Mat Maneri Quartet: "Sustain"

Avant-garde violinist Maneri's latest release is an ambitious work of thoughtfully constructed free jazz.


Ehren Gresehover
April 5, 2003 1:40AM (UTC)

New York jazz violinist Mat Maneri made his reputation as a cerebral composer and spirited performer trying to push jazz into new territory. His latest release, "Sustain," is an ambitious work of dizzyingly diverse musical ideas that is as thoughtfully constructed as it is affecting. "Sustain" is part of the Blue Series on the Thirsty Ear label. Not unlike the '60s imprint Impulse Records, the Blue Series -- directed by avant-garde pianist Matthew Shipp -- attempts to provide an atlas of the far-flung elements of free jazz.

Maneri's current quartet of Craig Taborn (keyboards), Gerald Cleaver (percussion), and William Parker (bass) is supported by like-minded multi-instrumentalist Joe McPhee, whose soprano sax and theoretical bent mesh perfectly with the group. The nine songs on "Sustain" are arranged with an almost architectural sensibility: Four ensemble tracks alternate with solo pieces by each of the five players. The solos have the word "alone" in the title, a good indicator of the lonely mood that pervades the record.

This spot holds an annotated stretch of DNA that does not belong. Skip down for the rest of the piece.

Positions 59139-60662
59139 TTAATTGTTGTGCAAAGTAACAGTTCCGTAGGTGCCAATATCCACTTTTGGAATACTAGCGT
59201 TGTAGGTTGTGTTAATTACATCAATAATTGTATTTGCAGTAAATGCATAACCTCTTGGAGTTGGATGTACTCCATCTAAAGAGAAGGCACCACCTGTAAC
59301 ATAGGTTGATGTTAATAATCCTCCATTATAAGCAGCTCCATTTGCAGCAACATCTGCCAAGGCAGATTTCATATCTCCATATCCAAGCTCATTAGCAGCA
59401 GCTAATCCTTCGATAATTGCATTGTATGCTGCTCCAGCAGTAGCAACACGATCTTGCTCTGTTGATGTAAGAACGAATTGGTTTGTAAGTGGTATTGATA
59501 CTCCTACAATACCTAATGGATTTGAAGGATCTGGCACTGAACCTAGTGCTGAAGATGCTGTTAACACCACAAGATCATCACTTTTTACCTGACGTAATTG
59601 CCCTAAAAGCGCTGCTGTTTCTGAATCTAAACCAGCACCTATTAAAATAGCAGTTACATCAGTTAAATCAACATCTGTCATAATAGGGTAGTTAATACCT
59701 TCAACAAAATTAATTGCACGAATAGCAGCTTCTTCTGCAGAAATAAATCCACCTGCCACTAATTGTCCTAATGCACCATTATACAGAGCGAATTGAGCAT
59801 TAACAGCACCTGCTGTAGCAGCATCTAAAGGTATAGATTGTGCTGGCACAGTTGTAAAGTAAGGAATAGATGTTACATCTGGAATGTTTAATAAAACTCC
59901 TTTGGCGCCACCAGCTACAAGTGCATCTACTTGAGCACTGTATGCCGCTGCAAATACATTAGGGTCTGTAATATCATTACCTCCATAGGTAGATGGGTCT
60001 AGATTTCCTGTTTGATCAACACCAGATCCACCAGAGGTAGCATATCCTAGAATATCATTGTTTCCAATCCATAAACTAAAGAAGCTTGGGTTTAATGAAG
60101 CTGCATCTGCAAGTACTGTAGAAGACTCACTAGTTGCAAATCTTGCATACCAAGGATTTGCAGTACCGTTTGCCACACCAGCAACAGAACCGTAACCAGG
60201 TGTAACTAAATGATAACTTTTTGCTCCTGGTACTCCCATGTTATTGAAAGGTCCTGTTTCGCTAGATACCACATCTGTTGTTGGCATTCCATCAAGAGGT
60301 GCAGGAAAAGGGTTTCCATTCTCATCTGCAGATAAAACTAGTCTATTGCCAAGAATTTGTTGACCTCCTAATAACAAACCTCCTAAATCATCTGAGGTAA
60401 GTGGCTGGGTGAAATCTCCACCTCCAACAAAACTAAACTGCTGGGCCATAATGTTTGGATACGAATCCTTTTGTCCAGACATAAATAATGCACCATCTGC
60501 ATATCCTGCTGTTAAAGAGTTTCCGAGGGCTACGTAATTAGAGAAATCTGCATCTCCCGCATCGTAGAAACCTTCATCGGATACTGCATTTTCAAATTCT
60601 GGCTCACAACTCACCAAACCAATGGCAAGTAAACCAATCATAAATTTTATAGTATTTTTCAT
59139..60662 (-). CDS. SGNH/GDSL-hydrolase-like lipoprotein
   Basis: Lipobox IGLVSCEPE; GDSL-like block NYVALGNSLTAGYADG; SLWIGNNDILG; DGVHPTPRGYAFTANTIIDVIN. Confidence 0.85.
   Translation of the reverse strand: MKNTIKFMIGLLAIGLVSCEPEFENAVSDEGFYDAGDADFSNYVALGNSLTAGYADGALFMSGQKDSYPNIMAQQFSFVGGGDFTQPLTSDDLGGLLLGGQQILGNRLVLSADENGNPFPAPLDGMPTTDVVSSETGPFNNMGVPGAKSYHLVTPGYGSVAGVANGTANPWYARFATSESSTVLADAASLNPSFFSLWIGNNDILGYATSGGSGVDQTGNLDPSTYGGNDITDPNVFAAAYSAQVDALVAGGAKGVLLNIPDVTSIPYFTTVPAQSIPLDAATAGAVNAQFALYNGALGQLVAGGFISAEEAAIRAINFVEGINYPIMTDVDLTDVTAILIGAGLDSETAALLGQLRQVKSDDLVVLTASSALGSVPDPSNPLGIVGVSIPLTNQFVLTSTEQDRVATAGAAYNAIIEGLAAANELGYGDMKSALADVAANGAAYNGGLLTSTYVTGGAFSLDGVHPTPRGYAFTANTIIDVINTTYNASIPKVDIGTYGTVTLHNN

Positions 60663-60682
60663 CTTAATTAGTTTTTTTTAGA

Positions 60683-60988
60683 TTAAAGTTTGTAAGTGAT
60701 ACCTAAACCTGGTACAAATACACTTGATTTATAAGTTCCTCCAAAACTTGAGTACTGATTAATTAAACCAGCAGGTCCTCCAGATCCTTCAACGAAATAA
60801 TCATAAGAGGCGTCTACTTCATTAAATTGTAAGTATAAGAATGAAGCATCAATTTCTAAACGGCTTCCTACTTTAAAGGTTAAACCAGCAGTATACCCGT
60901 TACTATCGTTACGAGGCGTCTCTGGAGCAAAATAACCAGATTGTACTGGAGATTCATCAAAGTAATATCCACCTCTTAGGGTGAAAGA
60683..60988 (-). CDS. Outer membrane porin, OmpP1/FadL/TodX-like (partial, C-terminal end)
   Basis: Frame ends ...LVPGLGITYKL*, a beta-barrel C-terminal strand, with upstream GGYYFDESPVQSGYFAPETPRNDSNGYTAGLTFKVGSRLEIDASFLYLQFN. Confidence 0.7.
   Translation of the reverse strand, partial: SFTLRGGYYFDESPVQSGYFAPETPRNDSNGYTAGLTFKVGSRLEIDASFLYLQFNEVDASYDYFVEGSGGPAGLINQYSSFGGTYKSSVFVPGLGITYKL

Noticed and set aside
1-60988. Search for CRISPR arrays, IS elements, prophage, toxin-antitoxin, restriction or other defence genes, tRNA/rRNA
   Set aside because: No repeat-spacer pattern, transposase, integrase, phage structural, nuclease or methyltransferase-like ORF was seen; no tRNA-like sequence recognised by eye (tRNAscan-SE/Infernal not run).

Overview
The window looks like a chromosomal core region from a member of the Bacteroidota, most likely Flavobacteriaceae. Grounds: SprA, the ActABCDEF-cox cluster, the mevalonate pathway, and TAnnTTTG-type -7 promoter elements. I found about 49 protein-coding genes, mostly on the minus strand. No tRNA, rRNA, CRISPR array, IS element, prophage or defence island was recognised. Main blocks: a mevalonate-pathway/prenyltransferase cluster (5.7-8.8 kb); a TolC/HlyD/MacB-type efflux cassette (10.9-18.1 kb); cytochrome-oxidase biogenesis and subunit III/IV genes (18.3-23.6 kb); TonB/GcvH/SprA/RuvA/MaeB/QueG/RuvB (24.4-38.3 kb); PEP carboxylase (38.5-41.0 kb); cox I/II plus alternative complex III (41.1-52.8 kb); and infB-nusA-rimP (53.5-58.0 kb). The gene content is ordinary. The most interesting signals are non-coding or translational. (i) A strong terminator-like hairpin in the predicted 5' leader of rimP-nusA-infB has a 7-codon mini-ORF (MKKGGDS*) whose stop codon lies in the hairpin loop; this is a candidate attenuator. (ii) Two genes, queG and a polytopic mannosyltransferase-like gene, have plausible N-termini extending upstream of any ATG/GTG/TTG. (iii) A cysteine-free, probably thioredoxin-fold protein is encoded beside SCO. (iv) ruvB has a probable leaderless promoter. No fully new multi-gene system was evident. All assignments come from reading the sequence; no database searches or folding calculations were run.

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Indeed, everything about the music seems to evoke distance, from Maneri's haunting Chinoiserie on the first solo to McPhee's Andean reminiscence on the last. The decidedly more uptempo ensemble pieces show the players' remarkable sophistication, creating a dense but economical performance with a surprising vulnerability just below the surface.

"Sustain" is out now on Thirsty Ear Records.


Ehren Gresehover

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